The Fallen (offtopic)
In no way related to D3 - thought I'd post a chapter of a story I wrote. I have zero training in writing, so please don't expect much.
Hopefully it brings some entertainment for you. It occurs part way in to a story, but you don't need to have read the before to understand the characters, etc... It is somewhat self-contained. In fact, the before and after doesn't exist. I had an idea that I wanted to get on paper in story format, so I wrote up this one chapter called..
The town came into view as they rounded over the hillside. A welcomed sight and a hopeful place of refuge from the blight. Their battles with the undead had brought a fatigue in their bones that weighed heavy like rusted chain.
“This place better serve Vandorian ale”, blustered Krak. His chainmail clinking with each staggered step towards the entrance.
“Something isn’t right”, uttered Menoth as he cast his sight on the village. “I sense a dark magick here”.
Jabberwock stopped briefly in affirmation before continuing forward. His skepticism spun circles in his mind.
As they stepped through the iron gates to the village, their expectations of seeing people mulling about, smoke stacks pushing soot, or the trotting click of horse hooves on cobblestone dissipated. Though a main road circled the town with many shops and homes of various ilk situated along the curb, there was no one about. No noises to be heard. The village appeared empty and devoid of life.
Jabberwock glanced to Runa, her usual glow and warmth all but faded. She was silent in her response but her silence spoke like thunder. Something was definitely not right.
“Look o’er there. Light from a tavern”, said Duergar as he pointed to a building on the eastern edge of the main road. You could always trust a dwarf’s keen sense of spotting the local watering hole. It’s grey stone and timber siding, weathered with age, cradled a window that cast a glimmer of what appeared to be candlelight from within.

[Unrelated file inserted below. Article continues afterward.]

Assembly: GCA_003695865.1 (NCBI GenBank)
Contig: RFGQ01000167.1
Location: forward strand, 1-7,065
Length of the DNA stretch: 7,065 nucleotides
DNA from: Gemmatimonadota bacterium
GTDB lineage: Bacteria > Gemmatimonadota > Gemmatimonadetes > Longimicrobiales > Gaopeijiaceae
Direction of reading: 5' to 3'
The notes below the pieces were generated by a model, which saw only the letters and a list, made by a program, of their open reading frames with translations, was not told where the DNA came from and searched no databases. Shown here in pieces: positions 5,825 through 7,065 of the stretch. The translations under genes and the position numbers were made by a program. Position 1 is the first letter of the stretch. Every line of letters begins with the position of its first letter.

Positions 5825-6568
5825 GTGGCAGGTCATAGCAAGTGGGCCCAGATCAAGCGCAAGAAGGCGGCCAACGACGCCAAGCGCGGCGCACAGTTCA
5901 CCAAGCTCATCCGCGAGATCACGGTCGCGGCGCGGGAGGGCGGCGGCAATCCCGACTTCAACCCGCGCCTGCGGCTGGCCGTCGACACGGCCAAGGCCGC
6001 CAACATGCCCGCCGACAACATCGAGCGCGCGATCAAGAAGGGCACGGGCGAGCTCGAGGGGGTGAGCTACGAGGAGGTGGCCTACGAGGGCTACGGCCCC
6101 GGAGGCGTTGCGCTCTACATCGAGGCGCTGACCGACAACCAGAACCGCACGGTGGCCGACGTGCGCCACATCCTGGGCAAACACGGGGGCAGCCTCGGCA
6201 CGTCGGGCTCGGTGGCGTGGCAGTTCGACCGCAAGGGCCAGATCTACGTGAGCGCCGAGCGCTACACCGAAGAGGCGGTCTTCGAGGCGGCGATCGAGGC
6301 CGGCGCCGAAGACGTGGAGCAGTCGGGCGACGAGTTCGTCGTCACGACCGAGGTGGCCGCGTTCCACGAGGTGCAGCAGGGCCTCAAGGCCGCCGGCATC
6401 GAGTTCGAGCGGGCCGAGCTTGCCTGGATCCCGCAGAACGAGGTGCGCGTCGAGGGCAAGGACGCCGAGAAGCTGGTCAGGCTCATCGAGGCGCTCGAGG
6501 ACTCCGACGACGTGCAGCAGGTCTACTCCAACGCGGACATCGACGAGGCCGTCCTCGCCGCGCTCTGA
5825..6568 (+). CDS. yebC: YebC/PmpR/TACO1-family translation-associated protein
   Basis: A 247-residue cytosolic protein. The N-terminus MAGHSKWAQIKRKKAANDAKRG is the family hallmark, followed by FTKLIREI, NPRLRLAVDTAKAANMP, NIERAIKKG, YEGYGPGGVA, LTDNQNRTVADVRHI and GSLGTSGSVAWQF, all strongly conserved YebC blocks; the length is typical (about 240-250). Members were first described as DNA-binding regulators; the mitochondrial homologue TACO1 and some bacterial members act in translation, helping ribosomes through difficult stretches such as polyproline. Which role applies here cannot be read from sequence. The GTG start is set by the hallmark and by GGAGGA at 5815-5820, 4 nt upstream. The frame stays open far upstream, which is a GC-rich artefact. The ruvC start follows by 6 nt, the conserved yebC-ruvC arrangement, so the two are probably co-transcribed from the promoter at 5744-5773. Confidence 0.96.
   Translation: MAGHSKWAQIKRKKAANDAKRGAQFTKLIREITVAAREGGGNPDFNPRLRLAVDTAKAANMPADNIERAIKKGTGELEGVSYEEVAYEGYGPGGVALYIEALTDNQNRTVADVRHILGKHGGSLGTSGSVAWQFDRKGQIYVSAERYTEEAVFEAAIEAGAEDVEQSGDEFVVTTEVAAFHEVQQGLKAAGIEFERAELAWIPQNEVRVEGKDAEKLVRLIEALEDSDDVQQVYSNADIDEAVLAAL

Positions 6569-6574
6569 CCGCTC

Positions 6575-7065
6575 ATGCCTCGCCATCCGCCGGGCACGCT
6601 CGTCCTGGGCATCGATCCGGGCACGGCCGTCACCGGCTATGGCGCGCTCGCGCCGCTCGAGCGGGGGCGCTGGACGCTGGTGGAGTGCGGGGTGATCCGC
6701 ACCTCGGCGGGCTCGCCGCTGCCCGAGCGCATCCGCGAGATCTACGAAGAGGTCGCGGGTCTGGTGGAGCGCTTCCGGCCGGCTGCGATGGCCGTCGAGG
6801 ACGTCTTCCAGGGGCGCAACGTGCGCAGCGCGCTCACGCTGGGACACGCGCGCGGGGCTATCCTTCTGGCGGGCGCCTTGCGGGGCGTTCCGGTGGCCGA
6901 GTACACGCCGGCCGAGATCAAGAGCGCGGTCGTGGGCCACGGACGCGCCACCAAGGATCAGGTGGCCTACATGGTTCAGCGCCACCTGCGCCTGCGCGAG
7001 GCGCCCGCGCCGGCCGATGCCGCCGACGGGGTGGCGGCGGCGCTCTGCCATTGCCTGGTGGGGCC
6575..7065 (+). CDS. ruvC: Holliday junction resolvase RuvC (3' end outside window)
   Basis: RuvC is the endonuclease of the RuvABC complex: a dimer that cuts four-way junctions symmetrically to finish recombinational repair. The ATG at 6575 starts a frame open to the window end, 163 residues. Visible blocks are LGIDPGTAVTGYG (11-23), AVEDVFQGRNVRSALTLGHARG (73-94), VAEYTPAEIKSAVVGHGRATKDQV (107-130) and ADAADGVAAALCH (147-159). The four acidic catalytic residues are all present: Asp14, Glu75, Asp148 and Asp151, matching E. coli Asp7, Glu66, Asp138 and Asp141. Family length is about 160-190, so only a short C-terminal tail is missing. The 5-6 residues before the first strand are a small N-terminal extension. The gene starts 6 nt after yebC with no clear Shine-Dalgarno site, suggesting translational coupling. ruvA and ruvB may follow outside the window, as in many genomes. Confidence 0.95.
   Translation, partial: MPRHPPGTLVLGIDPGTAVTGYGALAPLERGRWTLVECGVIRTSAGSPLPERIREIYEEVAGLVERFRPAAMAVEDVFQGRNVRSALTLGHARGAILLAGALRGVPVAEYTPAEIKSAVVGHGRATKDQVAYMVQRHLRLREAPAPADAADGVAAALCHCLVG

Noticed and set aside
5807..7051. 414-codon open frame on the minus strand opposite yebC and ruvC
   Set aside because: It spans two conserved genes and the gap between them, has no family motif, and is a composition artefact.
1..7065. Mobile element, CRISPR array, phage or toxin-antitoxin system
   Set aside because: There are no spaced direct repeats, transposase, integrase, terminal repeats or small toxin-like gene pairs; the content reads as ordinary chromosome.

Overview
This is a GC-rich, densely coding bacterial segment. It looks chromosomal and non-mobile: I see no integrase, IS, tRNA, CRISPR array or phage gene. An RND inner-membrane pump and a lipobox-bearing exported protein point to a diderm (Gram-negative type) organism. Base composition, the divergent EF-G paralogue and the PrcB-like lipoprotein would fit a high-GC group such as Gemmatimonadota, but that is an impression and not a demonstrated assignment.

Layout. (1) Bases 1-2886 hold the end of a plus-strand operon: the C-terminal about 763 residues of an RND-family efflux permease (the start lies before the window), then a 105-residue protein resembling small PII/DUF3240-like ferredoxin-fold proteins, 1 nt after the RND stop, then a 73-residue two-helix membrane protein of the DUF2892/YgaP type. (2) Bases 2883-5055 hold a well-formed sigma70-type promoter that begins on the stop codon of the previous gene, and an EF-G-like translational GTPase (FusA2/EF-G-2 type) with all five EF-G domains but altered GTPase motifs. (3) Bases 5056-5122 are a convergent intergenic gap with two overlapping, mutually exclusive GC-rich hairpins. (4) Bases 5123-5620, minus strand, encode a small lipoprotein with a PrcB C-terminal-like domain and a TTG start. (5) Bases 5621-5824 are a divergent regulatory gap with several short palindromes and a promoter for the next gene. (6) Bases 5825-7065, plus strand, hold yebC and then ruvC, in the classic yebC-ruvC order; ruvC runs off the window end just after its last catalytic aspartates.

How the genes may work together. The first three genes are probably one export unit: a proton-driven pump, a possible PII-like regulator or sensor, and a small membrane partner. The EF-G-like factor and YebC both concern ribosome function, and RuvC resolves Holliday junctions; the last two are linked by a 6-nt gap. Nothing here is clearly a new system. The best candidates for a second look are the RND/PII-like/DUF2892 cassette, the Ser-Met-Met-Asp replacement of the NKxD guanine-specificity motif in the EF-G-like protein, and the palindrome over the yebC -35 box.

Without even discussing the matter the group collectively motioned towards the tavern. Their footsteps tread with a trained caution. Except for Kraks that is; for this barbarian’s walk was incapable of ever being cautious.
As they reached the building Jabberwock slid to the window intent on peering in. Before he could make out what was through the mud-stained glass he heard a smack and creak of Krak kicking the door open with the sole of his boot.
“Yes!”, exclaimed the staggered barbarian as he stood looking in. “Wenches and a barkeep. And you were all worried!”.
Krak stormed inside rubbing his hands together in thirsting satisfaction. Jabberwock and Runa turned to each other, eyes showing expression of a shared sigh in Krak’s inability to understand the concept of stealth.
The barbarian had already parked himself on the stool of the bar by the time the rest of the group entered. His massive frame hung over the seat like a bull on a fence post.
There were people sitting at the wooden tables. About eight or so, couples here and there. An older gentlemen behind a cluttered bar and a barmaid walking within. However, with each step the group took, Jabberwock’s sense of discomfort grew despite the initial boon of seeing people in an otherwise empty town.
The nagging discomfort quickly became apparent. The people weren’t talking, nor did they even acknowledge the group’s entrance. They sat motionless, eyes open but glazed and out of focus.
The band of adventurer’s attention shifted to Krak as he stood up with a jolt. “Are you deaf old man? Answer me barkeep! What ale is in your kegs?”, he roared, fists clenched and raised.
The bartender had yet to even face Krak. The bellow, however, seemed to captivate the old man’s attention. He turned to Krak with expressionless, glazed blue eyes.
“Sorry, I’m… not well”, he stuttered with a raspy and etched voice. “Feeling a bit... off as of late. We have…”, but his voice trailed off in distraction back to silence.
Krak’s eyes squinted in frustration. His jaw clenched, thrusting the muscles in his cheeks outward with chiseled edge. However, just as the barbarian was about to unleash his impatience, the old man reached for a tankard and began to pour Krak a drink.
Jabberwock, Runa, Menoth and Duergar sat themselves at one of the tables while this took place. They were equally as silent as the people in the room and were unsure what to make of the situation.
“D’ere skin isn’t right”, Duergar whispered to the group. “Looks grey. But maybe it’s me fatigue affecting me eyesight.” The dwarf rubbed his eyes with grubby hands as he squinted around.
But he was right. Everyone held a paleness that matched the oddity of their silence.
The barmaid who was slowly shuffling about the room made her way towards the group. She was a young woman with windswept blonde hair. Like the others, her skin a pale grey and her eyes distant and unfocused. She stopped at their table and stared at Menoth, her gaze empty as if it travelled through him.
Breaking the silence, Jabberwock opened the conversation. “Hail friend, we have come from a tiring journey seeking food and shelter.”